Appeals Court backs former trooper’s bid for restored law enforcement certification

May 16, 2023

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  • A unanimous N.C. Court of Appeals panel has ruled in favor of a former state Highway Patrol trooper seeking to have his law enforcement certification restored.
  • An administrative law judge and Superior Court judge rejected a state commission's finding that former trooper Maurice Devalle lacked "good moral character."

A unanimous N.C. Court of Appeals panel has affirmed a trial court’s decision that a former state trooper should have his law enforcement certification restored. Tuesday’s ruling in favor of Maurice Devalle reversed a state commission’s decision that Devalle lacked “good moral character.”

Devalle had served with the N.C. State Highway Patrol for 19 years, with a single written warning as discipline, before 2016, according to the Appeals Court opinion.

In November 2016, a tip led the Highway Patrol to discover that Devalle was at home in Wake County when he was scheduled to be working in Wayne County. Patrol officials learned that Devalle lived outside a mandated 20-mile radius of his work duty station. During an investigation, Devalle admitted that “on occasion” he would drive home for lunch and stay at home for extended periods of time while on duty.

The Highway Patrol fired Devalle in April 2017. The N.C. Sheriffs’ Education and Training Standards Commission revoked his certification.

In August 2017 Devalle began working as a school resource officer at East Columbus High School. He applied for justice officer certification through the Columbus County Sheriff’s Office. In January 2019, the commission denied Devalle’s request indefinitely. “The notification indicated to Mr. Devalle his denial was due to him ‘[n]o longer possessing the good moral character required of all justice officers,’” Appeals Court Judge Hunter Murphy wrote.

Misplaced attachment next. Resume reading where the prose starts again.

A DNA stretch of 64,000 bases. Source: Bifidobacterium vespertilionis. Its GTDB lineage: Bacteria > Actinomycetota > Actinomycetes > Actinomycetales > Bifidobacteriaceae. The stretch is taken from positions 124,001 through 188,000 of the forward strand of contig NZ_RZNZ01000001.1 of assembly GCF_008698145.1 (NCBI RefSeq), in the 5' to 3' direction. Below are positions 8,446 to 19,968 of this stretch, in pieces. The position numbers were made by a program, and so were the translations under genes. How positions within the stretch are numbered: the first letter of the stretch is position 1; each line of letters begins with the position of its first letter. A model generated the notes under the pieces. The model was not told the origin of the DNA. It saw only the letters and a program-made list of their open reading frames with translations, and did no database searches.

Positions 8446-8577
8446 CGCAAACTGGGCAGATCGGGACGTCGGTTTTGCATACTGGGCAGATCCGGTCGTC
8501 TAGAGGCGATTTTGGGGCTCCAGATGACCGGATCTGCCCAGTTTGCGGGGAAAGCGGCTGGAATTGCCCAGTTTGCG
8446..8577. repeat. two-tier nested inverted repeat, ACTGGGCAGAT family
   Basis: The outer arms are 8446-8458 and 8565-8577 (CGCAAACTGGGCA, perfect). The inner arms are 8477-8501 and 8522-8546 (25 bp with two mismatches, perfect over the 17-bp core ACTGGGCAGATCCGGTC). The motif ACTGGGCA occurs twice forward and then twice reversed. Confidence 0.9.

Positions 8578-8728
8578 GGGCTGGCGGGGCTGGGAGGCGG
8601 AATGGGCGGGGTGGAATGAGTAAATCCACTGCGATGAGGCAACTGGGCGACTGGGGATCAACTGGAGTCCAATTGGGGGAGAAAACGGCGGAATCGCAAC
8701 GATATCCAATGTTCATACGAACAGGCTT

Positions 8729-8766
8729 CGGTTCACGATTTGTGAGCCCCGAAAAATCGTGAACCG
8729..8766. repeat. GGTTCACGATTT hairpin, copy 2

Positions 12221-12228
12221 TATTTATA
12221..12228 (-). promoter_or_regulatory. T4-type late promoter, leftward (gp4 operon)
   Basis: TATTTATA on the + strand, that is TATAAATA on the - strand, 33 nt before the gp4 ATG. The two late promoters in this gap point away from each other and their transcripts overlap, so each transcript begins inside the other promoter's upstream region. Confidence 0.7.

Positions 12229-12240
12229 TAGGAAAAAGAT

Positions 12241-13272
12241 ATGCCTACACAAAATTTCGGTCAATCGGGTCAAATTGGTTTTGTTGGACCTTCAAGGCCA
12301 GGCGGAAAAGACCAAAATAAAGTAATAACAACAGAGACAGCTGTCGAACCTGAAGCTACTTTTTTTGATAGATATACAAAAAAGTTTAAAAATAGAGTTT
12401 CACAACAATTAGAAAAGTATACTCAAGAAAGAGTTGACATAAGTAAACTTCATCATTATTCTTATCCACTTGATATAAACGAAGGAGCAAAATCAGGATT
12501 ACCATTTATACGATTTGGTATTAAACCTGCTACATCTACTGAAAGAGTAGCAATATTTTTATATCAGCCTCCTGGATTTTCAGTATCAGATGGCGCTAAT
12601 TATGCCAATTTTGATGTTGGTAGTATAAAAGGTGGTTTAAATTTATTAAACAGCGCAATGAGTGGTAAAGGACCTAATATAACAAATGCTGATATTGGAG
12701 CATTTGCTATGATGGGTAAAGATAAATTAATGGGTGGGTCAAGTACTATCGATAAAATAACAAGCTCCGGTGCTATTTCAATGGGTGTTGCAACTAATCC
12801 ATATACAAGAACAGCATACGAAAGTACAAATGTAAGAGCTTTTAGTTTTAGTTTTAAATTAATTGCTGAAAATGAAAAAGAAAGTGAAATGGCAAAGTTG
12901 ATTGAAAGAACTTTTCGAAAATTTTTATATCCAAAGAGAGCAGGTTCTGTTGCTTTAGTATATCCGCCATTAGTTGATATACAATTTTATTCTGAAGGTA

In a December 2019 hearing before an administrative law judge, the Columbus County sheriff and East Columbus school principal testified on Devalle’s behalf. “Both individuals testified in depth to the effect that Mr. Devalle currently had good moral character,” according to Murphy’s opinion.

In June 2020, the judge ruled in Devalle’s favor. But the commission rejected that recommendation in October 2020.

“The Commission accepted and found the testimony of Mr. Devalle’s present character to be credible and believable,” Murphy wrote. “The Commission found, however, that Mr. Devalle lacked candor and truthfulness while testifying on cross-examination at the contested case hearing, and therefore concluded he lacked the good moral character required for justice officer certification. The Commission denied Mr. Devalle’s certification indefinitely as a result.”

A Columbus County Superior Court judge reversed that decision in November 2021 and ruled in Devalle’s favor. The judge ordered the commission to grant Devalle’s application for certification and to make the certification retroactive to August 2017.

“Mr. Devalle maintains the trial court’s order should be affirmed because the Commission failed to present sufficient evidence that his 2016 conduct amounted to ‘a severe case’ of bad moral character warranting indefinite denial, ‘particularly in light of the evidence of rehabilitation, and that his present character is good,’” Murphy wrote. “Mr. Devalle maintains the Commission erroneously distorted the administrative law judge’s ‘credibility determinations and [failed] to give deference to her role as the fact-finder and [that] this conduct amounts to arbitrary and capricious decision making on the part of’ the Commission.”

“We agree with the trial court and conclude the Commission did not abide by its own good moral character standard when it denied Mr. Devalle’s justice officer certification indefinitely,” Murphy wrote. “The Commission’s decision was arbitrary and capricious, and its denial was unsupported by substantial evidence.”

Judges John Tyson and April Wood supported Murphy’s opinion.